10 Comments on Help for Parents Caring for Children with Disabilities

  • MRO on 04.16.2013 at 9:28 am

    I’ve been looking for something like this and will certainly be checking it out. Thanks so much.

  • Sarah on 04.16.2013 at 10:42 am

    Do they have any info from the children themselves, or from adults with disabilities who have already grown up in that world?

    Not that this is the case for these parents (I don’t know), but often parents of kids with disabilities (who are not themselves disabled), get caught up with each other and seek advice from each other and doctors and friends and all kinds of other non-disabled people, but they don’t actually ask the adults in the world who have autism, Down syndrome, CP, etc. what was helpful to them growing up, or what was really detrimental to them. And of course, every person’s version of a disability is different, but their perspective is still relevant, and possibly more so than anyone else’s since they’ve actually lived through a similar situation to the child, whereas non-disabled parents and doctors have not.

  • Sam on 04.17.2013 at 6:58 pm

    Nice to see these types of communities self-organizing. Is there a directory of other, similar types of BU support groups?

  • Emily on 04.25.2013 at 7:02 am

    Please next time use people first language!

    • Sigh on 04.25.2013 at 11:34 am

      What you’re looking for is deliberate circumlocution. It negatively affects sentence clarity and introduces arbitrary ‘rules’ to speech that are really unfounded. That said, almost all references in both this article and the site (even its name!) use people-first language so I don’t even know where the complaint is coming from.

      Here’s the National Federation of the Blind’s opinion on people-first (hint: it’s not in favor of it): https://nfb.org/images/nfb/publications/bm/bm10/bm1005/bm100509.htm

  • Louise Valente on 04.25.2013 at 10:53 am

    1 – In case you don’t know what Emily means, people first language is the difference between “autistic son” and “son with autism.” I see several places that you use this phrasing, and would encourage you to use it even more habitually. It can make writing more lengthy, but is a reminder that a son with autism is a son first, and can also be a son with a passion for the Red Sox, a son with a voracious appetite, etc.
    2 – I hope that you are getting the clinicians from the Sargent Speech Pathology program involved in this – as a speech pathologist, I would have LOVED to participate in this program as part of my undergrad/grad degree.. Most of us also have relatives/friends/parents of children with disorders that could add tremendous wisdom. GREAT JOB, Dean Wells and team!!! Yet another awesome program from BU!!!

  • Anon on 04.26.2013 at 9:13 am

    Why does the website require a BU Kerberos password? Why not make it available to the public?

    • Scott on 04.28.2013 at 4:01 pm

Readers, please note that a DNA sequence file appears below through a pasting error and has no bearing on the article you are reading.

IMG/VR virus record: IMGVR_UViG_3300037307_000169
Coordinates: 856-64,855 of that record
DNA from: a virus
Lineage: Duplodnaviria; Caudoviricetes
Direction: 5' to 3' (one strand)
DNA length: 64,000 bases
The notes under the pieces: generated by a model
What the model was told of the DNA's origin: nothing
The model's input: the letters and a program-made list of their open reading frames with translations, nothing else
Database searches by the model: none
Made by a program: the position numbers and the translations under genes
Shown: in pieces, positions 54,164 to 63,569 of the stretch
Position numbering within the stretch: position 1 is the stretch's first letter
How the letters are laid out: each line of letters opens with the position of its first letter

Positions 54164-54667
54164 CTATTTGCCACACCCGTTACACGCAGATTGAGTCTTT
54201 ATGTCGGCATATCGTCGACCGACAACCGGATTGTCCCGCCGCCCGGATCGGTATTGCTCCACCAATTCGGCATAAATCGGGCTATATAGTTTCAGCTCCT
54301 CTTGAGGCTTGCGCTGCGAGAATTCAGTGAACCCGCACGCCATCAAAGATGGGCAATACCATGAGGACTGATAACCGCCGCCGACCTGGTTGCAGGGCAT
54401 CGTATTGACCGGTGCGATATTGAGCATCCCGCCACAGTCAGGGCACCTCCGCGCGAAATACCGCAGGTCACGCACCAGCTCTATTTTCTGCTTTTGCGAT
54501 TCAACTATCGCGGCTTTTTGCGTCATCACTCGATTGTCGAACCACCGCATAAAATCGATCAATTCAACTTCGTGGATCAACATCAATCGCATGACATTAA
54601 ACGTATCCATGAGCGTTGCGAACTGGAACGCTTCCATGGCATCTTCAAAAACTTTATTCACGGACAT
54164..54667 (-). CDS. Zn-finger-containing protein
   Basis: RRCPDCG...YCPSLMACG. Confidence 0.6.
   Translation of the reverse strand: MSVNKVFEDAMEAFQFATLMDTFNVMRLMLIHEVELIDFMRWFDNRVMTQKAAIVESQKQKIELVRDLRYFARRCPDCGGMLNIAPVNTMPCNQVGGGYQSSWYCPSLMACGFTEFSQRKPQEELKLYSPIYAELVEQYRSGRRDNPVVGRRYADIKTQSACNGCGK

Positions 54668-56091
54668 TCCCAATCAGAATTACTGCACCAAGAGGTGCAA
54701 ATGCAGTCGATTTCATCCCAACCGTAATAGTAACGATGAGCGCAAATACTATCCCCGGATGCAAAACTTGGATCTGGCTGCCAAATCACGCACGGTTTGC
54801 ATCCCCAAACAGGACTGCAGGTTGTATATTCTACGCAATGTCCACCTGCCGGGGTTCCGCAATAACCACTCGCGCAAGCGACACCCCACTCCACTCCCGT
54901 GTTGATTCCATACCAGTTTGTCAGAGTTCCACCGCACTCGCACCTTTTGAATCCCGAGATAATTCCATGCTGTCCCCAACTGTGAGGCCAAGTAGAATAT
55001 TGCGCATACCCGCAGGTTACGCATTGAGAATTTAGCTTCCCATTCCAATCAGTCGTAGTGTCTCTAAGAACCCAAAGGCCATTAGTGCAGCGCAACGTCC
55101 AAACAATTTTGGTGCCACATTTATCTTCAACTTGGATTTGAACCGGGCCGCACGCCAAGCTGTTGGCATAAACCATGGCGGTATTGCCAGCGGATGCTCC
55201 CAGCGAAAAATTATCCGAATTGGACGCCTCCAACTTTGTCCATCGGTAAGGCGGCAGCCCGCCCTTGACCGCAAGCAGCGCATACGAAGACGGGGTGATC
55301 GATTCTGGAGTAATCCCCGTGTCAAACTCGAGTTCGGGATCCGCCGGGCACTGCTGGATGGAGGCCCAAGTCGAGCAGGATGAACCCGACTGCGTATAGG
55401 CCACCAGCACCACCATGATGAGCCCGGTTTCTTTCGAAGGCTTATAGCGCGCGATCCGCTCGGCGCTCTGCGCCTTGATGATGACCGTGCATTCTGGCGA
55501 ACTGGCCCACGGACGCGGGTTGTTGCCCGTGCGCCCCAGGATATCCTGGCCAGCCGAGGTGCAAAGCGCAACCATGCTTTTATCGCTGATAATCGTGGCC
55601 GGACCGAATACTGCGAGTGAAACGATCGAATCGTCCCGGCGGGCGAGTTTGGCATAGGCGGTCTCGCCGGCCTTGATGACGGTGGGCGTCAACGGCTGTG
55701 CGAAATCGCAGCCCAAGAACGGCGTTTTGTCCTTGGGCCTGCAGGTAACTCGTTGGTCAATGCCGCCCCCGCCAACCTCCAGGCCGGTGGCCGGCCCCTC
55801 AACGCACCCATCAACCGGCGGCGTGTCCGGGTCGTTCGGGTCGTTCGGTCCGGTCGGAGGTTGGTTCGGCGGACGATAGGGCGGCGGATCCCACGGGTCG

Having helped create the website, I can answer that the participants’ contact information along with their personal stories resulted in the need for password protection. It makes sense given that the website’s purpose is to connect BU faculty and staff with each other and not to outsiders.

  • Bettina Corbitt on 06.14.2013 at 5:29 am

    Hi my name is Bettina, but everyone calls me Tina. I am a 33 year old mother of four. A ten year old son who is 10, twins boy and girl who will be five next month, one of whom has special needs, the other twin may have aspergers, last but not least there is my four year old daughter who keeps me smiling when all I want to do is cry. My ex-husband and I are no longer together we have been divorced for five years now and trying to get back together going back and forth in a uncontrollable relationship has not been easy. I love my children and wouldn’t trade them for anything in the world. I just want help on finding an advocate someone who can walk me through through the challenges of trying to help my twin son who doesn’t seem to know how to follow rules, or fit in socially, or stop obsessing over certain things. It’s much more to him, but I can’t help but to cry to think, why can’t everyone understand him. Why is it that he has to control everything , playtime, every conversation, he also has some very good qualities as well don’t get me wrong, but the fighting with his brother and younger sister really hinders a lot of things the family has a hard time being able to do because of his out bursts. Then there is my beautiful twin daughter who for lack of oxygen at birth after it took the medical physician 28 mins to get her out, the result was brain damage my daughter has cerebral palsy. And so many more diagnosis that I would be writing for a while. My daughter lived at home up until age 2 and has been in the facility now for three years, my goal is to brig her home. I really need some advice.

  • Amy on 07.31.2014 at 9:59 am

    Pleased to see this. If you have the bandwidth, you might consider opening the language and format up to address *families* with children with disabilities, instead of just parents. As you know, the whole household is affected. As an adult with an adult sibling with disabilities, it would be great to have a resource on how to support my parents who are still supporting my sibling.